- More areas of Britain are facing floods and travel disruption after heavy rain caused chaos in the south-west.
- County Durham, Teesside, North Yorkshire and the Conwy area of north Wales are among areas expected to be worst affected.
- There are some 200 flood warnings and 300 flood alerts in England and Wales, and two flood alerts in Scotland.
- Talks about flood insurance are at "crisis point" and could leave 200,000 homes without cover, says an insurers' body.
- Alexis Akwagyiram
- Chris Summers
Tennis star Andy Murray's mother, Judy, tweets: "Edinbru-Plymouth train. Guard just said 'at this moment we do not no the final destination of this train'. Magical mystery tour, then?"
BBC Travel News reports disruption to Southern trains between London Victoria and Holmwood in Surrey.
This was apparently due to a landslip between Dorking and Holmwood.
BBC personal finance reporter Kevin Peachey has updated his Q&A article on flooding and how it affects your insurance.
@Katytmc tweets: "Huntingdon is cut off by #floods. Just took my colleague an hour to get to work when it normally takes 5 minutes driving."
The RSPCA tweeted: "RSPCA has logged 485 incidents concerning animals in #floods from 22-25th November. Please be #floodaware & follow @EnvAgency advice."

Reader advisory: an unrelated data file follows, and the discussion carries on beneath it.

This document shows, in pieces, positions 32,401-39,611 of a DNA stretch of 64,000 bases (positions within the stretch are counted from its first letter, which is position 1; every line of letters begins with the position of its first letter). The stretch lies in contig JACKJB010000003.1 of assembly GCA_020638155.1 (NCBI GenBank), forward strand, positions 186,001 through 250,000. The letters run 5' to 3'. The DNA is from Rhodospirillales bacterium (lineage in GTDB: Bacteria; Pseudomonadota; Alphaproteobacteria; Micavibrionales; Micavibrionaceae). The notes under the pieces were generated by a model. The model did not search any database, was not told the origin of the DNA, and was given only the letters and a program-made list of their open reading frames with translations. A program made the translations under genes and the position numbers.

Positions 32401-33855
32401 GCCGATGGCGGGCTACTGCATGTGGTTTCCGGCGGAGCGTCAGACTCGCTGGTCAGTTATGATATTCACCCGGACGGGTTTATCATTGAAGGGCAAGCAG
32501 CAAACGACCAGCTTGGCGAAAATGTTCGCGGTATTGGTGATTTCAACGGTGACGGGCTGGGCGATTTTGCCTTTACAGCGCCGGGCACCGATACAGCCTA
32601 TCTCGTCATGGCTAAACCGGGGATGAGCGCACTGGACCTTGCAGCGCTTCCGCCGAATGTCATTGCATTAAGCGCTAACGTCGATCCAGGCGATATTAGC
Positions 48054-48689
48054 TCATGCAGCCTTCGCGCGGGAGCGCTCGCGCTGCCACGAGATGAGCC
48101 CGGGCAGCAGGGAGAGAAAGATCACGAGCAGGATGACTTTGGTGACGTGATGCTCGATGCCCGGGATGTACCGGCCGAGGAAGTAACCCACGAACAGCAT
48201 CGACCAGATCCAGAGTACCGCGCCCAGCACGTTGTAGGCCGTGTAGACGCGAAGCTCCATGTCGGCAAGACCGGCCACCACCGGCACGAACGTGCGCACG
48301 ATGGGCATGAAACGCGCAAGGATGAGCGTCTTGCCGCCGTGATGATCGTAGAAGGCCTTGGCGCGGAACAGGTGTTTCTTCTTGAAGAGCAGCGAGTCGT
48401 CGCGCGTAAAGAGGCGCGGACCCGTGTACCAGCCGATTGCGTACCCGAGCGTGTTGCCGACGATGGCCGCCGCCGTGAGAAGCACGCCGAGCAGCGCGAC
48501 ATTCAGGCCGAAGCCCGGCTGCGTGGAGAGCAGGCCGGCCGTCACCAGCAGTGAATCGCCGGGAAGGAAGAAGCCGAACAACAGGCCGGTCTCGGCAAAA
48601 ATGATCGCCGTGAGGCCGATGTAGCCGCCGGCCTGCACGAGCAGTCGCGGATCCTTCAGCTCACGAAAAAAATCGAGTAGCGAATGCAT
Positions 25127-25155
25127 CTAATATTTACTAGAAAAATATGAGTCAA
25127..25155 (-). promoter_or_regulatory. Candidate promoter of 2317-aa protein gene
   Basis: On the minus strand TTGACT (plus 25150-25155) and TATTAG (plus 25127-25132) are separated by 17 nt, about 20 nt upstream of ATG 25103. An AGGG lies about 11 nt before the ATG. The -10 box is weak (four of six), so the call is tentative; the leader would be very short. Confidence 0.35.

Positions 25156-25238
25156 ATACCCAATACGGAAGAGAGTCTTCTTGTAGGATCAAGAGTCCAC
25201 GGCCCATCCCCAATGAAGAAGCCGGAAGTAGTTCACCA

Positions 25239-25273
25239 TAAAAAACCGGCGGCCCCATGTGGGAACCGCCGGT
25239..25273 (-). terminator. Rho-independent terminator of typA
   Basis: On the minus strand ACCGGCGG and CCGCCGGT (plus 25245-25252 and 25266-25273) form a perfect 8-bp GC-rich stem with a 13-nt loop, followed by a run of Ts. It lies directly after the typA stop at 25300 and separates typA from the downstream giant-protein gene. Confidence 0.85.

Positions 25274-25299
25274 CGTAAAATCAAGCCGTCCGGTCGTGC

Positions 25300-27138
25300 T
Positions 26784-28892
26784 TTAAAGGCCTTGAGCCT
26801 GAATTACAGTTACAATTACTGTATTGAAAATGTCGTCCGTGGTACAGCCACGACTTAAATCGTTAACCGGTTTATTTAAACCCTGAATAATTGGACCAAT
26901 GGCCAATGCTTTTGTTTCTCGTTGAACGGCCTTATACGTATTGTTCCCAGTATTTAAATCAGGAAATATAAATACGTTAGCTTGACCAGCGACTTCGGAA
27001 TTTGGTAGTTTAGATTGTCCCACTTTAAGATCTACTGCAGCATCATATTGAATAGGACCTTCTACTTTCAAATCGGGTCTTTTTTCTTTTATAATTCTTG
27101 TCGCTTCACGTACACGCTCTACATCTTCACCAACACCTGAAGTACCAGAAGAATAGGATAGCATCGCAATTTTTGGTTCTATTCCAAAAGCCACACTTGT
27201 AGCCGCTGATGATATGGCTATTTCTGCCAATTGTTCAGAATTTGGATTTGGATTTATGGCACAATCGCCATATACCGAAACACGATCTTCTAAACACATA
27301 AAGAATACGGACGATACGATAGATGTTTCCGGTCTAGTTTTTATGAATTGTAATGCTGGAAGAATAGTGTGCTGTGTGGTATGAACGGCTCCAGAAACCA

Some residents in villages in the Tewkesbury area of Gloucestershire cut off by flood water have had to decide whether to be rescued or not.
Deputy chief fire officer Geoff Sallis, from the county's fire and rescue service, said people had been given the option of being brought "into safer areas" but most were choosing to stay at home.
Chris Fawkes from the BBC Weather Centre says there has been about 60 mm (2.5 in) of rain in south-west England over the weekend.
He added: "A weather front will slowly move across north England and north Wales on Monday, and it's here that we are likely to see some further serious flooding."
A number of roads in County Durham and Teesside remain shut and Bishopton Redmarshall Primary School, near Stockton, has been closed after access roads became impassable.
Homes in Sturminster Marshall, in Dorset, were protected by a flood barrier around the village.
Resident Holly White said: "The road has turned to a river and the village green is a lake.
"Our main concern would be if the flood barrier doesn't hold - we don't need any more rain."